Despite all of the benefits of which result from possessing a home sprinkler, home builders will often oppose home sprinklers on various grounds, many of which can be summarized into the supposed impracticality and high costs associated with them; it is important to note here that many of the arguments which the home builders propose actually reflect many of the misconceptions that people in general hold. In terms of practicality, home builders will state that new homes are built with better means of fire protection. Although modern improvements can be credited (such as better electrical and heating systems) with lessening the likelihood of a fire resulting from the house itself, the issue here is that these are used as grounds for opposing fire sprinklers, claiming them as simply unnecessary. The reality is that these improvements do not invalidate the life-saving capacities of fire sprinklers. Fire Team USA effectively summarizes this point when they say that “the three main causes of fire are men, women, and children.” [21]. In terms of expense, home builders will claim that installing fire sprinklers will be much too costly. However, this is simply untrue. Among multiple relevant studies conducted by the U.S. Fire Administration (USFA), home fire sprinklers have been found to be quite cost-effective. According to the USFA, since maintenance and inspection on such systems can be performed by homeowners themselves (thus saving money on inspections by professionals), and since the reliability of sprinklers allows for highly-effective mitigation of damage costs by fire, homeowners will experience high cost-effectiveness from installing home sprinklers [3].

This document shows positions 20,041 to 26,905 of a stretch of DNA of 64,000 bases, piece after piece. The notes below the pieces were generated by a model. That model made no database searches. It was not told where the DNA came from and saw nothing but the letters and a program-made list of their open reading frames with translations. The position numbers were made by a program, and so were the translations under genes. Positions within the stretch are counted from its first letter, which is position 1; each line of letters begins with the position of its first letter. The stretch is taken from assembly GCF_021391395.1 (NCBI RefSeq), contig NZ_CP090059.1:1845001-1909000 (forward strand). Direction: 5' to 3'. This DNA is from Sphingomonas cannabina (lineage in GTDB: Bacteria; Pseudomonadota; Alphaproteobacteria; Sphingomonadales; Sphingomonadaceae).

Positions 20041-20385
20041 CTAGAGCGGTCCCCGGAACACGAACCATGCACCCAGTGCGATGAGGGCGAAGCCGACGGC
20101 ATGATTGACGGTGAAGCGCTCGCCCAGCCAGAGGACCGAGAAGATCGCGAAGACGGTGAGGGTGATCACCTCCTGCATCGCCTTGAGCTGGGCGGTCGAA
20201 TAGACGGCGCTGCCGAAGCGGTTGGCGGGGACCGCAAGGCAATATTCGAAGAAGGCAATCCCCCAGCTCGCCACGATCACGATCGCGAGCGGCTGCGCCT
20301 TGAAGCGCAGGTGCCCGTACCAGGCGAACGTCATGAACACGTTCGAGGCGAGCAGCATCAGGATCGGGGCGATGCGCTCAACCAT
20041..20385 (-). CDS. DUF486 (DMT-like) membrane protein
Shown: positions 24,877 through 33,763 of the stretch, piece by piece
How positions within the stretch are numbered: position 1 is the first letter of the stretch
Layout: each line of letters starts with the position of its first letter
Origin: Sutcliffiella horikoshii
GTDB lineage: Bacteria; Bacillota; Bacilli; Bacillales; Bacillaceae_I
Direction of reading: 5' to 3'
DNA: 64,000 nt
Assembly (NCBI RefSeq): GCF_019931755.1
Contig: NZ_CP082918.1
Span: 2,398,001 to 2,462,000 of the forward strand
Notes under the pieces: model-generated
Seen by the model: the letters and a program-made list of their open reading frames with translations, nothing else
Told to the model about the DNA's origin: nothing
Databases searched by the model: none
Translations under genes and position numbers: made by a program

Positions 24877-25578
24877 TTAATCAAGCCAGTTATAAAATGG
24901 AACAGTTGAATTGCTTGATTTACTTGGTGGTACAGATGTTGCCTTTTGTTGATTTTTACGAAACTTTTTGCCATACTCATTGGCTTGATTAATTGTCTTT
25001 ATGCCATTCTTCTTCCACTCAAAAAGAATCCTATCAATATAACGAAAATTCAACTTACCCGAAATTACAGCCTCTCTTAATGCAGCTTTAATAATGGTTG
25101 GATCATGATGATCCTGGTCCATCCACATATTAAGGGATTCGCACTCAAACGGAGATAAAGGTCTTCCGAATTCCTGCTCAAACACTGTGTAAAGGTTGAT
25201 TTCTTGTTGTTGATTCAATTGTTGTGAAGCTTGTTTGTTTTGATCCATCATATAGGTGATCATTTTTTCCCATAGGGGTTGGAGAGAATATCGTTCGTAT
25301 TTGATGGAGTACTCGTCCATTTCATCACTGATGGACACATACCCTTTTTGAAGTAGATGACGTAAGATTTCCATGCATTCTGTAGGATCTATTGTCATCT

In the end, any opposition towards the installation of fire sprinklers is something which is borne in misunderstanding. Fire sprinklers have the genuine capacity to save lives, but people only need to learn of them.  However, in the words of Lorraine Carli, a HSFC president, “It’s certainly encouraging to see that… the majority [of people surveyed] would rather buy a sprinklered home…” [19]. This was in reference to a national Harris Poll survey conducted in 2014. The implications of this statement certainly signify that opinion is changing, and more people are growing aware of the benefits of the fire sprinkler. Perhaps it would not be farfetched to think that one day, fire sprinklers will accompany smoke detectors in every home across the United States, and provide the protection which every family deserves.



  1. Brinkley, Mark. “Do Homes Need Sprinklers?” Homebuilding & Renovating. N.p., 07 Oct. 2016. Web. 11 Feb. 2017. <>.
  2. Brown, Hayden. Economic Analysis of Residential Fire Sprinkler Systems. N.p.: U.S. Department of Commerce, n.d. PDF.
  3. Butry, David T., Brown, Hayden M., and Sieglinde K. Fuller. Benefit-Cost Analysis of Residential Fire Sprinkler Systems. N.p.: U.S. Department of Commerce, n.d. PDF.
  4. Fire Sprinkler Facts. N.p.: n.p., n.d. PDF.
  5. “Fire Sprinkler Myths.” Home Fire Sprinkler Coalition. N.p., 09 June 2016. Web. 12 Feb. 2017. <>.
  6. Gaines, Glenn A. A Message from the United States Fire Administrator about Residential Fire Sprinklers. N.p.: n.p., n.d. PDF.
  7. Hall, John R., Jr. “U.S. Experience with Sprinklers.” NFPA report – U.S. Experience with Sprinklers. N.p., June 2013. Web. 12 Mar. 2017. <>.
  8. Hardy, Benjamin. “Residential Sprinkler Systems.” Bobvila. N.p., n.d. Web. 10 Feb. 2017. <>.
  9. Henzi, Brent. “IBHS Provides Facts and Myths about Home Fire Sprinkler Systems, which Save Lives and Reduce Property Losses.” IBHS. N.p., 06 May 2014. Web. 12 Feb. 2017. <>.
  10. “Home Builders & Remodelers Association of Connecticut, Inc. – Fire Sprinklers in SF Homes.” Home Builders & Remodelers Association of Connecticut, Inc. – Fire Sprinklers in SF Homes. N.p., n.d. Web. 11 Feb. 2017. <>.